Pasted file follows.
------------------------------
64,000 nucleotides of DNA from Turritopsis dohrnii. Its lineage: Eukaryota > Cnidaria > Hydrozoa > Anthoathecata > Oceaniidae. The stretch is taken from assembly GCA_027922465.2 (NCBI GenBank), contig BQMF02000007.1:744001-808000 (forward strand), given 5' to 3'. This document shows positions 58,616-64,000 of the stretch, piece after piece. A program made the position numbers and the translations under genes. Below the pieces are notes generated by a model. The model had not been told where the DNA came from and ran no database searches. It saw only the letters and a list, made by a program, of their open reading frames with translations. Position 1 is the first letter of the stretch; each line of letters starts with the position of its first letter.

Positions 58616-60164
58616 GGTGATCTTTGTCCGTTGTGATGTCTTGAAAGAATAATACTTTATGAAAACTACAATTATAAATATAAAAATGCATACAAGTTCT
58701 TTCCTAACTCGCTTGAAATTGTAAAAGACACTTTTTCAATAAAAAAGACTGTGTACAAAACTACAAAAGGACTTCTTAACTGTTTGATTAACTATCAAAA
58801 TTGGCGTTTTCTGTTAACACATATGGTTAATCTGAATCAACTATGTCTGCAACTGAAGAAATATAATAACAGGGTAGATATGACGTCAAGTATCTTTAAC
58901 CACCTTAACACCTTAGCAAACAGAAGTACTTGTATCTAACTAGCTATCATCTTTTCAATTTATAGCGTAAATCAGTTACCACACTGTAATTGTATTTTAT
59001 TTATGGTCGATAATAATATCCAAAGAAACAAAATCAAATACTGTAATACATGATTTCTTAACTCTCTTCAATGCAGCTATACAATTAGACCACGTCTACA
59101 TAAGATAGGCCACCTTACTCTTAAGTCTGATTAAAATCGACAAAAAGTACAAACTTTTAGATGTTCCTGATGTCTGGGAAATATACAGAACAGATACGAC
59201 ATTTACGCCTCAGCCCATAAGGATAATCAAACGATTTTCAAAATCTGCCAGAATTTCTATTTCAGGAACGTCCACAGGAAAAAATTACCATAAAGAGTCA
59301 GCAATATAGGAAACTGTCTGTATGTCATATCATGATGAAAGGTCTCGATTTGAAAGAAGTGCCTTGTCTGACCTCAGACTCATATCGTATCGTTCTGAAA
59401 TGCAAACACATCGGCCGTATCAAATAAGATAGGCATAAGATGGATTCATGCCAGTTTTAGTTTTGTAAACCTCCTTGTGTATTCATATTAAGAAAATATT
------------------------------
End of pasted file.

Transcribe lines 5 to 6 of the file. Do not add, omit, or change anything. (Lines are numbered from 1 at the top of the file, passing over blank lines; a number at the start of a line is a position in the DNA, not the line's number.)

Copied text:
58801 TTGGCGTTTTCTGTTAACACATATGGTTAATCTGAATCAACTATGTCTGCAACTGAAGAAATATAATAACAGGGTAGATATGACGTCAAGTATCTTTAAC
58901 CACCTTAACACCTTAGCAAACAGAAGTACTTGTATCTAACTAGCTATCATCTTTTCAATTTATAGCGTAAATCAGTTACCACACTGTAATTGTATTTTAT